Heraclea Lyncestis also spelled Herakleia Lynkestis, was an ancient Greek city in the north-western region of the ancient kingdom of Macedon. It was founded by Philip II of Macedon in the middle of the 4th century BC in Lynkestis, after its conquest. The town was named in honor of the mythological Greek hero Heracles. The epithet Lyncestis means “the Land of the Lynx” in Greek. During the Roman period it got the name Heraclea Lyncestis in Latin, from which the English name is derived. Today its ruins fall within the borders of the Republic of Macedonia, 2 km (1.2 mi) south of the modern town of Bitola. It is in charge of the local institution “Museum and Gallery of Bitola.” It was an important strategical town during the Hellenistic period as it was at the edge of Macedon’s border with Epirus to the west, and to the non-Greek world to the north, until the middle of the 2nd century BC, when the Romans conquered Macedon and destroyed its political power. The Romans divided Macedonia into 4 regions and Heraclea was in the 4th region. The main Roman road in the area, Via Egnatia went through Heraclea, and Heraclea was an important stop. The prosperity of the city was maintained mainly due to this road. Objects discovered from the time of Roman rule in Heraclea are: Votive monuments, a portico, thermae (baths), a theatre and town walls. In the early Christian period, Heraclea was an important Episcopal seat. Some of its bishops are mentioned in synods in Serdica and other nearby towns. From this period are the ensembles of the Small and Great (Large, Big) basilica. The Grave (Funeral) basilica with a necropolis is located east of the theatre.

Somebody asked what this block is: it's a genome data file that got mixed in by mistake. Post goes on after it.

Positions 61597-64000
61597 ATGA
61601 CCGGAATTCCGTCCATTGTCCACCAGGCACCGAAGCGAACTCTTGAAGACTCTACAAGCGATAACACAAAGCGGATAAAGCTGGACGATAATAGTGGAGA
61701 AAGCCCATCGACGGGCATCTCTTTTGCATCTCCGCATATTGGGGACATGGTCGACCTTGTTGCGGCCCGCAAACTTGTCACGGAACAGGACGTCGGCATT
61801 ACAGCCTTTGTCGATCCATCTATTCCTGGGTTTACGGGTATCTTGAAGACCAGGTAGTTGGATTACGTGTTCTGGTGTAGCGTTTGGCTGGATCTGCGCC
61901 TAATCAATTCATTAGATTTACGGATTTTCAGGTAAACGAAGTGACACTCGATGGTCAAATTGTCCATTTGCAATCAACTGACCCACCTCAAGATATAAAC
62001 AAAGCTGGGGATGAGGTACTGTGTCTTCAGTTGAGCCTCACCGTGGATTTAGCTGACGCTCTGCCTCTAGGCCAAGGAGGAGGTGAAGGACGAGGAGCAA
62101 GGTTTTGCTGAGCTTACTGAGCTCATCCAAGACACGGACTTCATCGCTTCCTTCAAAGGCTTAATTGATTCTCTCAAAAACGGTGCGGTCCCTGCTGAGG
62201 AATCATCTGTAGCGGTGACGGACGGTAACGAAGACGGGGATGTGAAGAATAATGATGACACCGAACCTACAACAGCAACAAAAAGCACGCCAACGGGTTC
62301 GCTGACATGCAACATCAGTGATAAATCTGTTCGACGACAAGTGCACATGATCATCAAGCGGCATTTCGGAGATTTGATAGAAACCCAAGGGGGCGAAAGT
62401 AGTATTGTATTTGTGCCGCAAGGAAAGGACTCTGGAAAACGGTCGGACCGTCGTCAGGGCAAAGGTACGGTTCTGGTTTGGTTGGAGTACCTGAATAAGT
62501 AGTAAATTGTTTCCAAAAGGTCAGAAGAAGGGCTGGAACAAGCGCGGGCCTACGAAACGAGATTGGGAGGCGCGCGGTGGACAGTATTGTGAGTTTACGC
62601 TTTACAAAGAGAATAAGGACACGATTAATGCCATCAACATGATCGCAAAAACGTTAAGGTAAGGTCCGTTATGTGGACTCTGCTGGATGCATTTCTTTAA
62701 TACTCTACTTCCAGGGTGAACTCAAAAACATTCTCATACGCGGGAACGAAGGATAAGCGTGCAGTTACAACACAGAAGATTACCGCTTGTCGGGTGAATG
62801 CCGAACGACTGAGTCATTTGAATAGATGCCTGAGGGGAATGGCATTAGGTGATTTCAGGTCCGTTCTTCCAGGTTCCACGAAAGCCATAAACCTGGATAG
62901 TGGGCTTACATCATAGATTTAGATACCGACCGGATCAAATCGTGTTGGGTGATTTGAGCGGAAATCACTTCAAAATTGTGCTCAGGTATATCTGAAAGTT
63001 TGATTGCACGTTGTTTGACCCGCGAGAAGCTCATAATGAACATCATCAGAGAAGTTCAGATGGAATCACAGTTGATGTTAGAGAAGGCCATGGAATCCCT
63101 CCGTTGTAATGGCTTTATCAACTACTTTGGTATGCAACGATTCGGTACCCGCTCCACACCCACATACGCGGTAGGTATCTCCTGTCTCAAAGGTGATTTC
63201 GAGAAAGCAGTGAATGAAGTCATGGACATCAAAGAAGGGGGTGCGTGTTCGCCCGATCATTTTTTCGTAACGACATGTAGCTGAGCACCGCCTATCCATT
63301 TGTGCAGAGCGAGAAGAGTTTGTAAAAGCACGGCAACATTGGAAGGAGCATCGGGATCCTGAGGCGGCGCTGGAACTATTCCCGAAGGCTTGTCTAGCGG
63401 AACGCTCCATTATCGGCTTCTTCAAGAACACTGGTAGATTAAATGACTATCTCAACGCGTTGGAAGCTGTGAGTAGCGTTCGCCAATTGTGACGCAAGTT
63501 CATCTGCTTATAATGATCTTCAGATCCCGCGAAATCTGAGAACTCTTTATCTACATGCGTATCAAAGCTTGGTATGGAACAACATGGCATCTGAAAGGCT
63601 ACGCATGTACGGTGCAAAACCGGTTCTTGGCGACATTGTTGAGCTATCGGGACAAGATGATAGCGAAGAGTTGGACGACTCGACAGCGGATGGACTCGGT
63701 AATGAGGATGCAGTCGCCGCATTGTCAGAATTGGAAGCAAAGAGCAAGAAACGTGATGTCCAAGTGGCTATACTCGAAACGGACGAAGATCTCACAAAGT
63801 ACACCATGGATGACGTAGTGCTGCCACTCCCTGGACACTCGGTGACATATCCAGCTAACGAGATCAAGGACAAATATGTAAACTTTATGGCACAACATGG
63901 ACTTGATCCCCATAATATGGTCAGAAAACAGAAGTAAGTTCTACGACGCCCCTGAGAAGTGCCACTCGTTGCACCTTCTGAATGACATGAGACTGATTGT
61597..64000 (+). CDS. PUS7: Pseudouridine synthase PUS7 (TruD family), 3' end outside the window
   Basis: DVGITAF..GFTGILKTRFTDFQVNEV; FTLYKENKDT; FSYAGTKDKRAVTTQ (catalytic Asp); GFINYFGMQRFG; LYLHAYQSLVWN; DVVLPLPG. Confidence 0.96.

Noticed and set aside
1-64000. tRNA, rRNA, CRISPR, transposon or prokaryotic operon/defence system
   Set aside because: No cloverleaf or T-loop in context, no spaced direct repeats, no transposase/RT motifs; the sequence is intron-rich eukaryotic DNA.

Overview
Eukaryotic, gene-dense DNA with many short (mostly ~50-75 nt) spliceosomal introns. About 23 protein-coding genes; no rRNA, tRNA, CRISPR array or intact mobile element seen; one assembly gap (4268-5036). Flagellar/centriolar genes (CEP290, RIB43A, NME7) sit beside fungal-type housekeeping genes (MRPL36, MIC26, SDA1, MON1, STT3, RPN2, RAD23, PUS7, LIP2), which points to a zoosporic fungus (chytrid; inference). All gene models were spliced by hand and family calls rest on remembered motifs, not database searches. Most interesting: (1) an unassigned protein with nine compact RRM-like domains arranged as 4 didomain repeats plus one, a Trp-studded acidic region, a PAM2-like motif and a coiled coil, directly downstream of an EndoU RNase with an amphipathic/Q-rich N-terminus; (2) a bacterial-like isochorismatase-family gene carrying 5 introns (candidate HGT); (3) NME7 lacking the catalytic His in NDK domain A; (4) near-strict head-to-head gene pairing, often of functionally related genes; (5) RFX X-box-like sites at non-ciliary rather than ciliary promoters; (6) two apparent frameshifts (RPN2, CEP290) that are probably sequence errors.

Links: Top Ten Greek Attractions, Top Ten Greek Artifacts, Top Ten Roman Artifacts, Sculptures, Top Ten Necropolises, Top Ten Warriors, Top 100 Busts,,
  4. Mavrovo

           Mavrovo is a region in the northwest of the Republic of Macedonia. It is home to Mavrovo National Park and a winter sports center. Some of the villages and smaller hamlets include: Mavrovo, Nikiforovo, Leunovo and Mavrovi Anovi. This micro region is named Mavrovo because most of the people live in the village of Mavrovo and the more famous families were also from Mavrovo. The region’s location at Bistra Mountain and the Lake Mavrovo have helped it grow into a year-round tourist center. Mavrovo is the most popular ski center in Macedonia. The ski center named Zare Lazareski has two double lift chairs, one single lift chair with over 1,100 person capacity per hour, several ski lifts with synchronized connection and over 5,000 person capacity per hour. The ski center was renovated recently, so the capacity of the ski lifts and the ski chairs is increased. The ski trails start at 1,960 m and end at 1,250 m above sea level. There are plans to build a ski jumping facility in Macedonia, possibly Mavrovo. The Mavrovo Lake lies at an altitude of 1,220 m. It is 12 km long and 3 km wide and covers an area of 13.3 square km.
    Links: National Parks, Top Ten Ski Resorts,,
  5. Tetovo

           Tetovo is a city in the northwestern part of Macedonia, built on the foothills of Šar Mountain and divided by the Pena River. The city covers an area of 1,080 square km (417 sq mi) at 468 m (1,535 ft) above sea level, with a population of 86,580. Tetovo is home to the State University of Tetovo and South East European University. The city of Tetovo is the seat of Tetovo Municipality. The home of several ethnic Albanian political parties and a population in which Albanians form a majority, Tetovo has become the unofficial capital of a predominantly Albanian region which extends in an arc from Skopje to Ohrid. It is also home to the National Democratic Party, an Albanian nationalist political entity.
    Links: Ski Resorts,,
  6. Prilep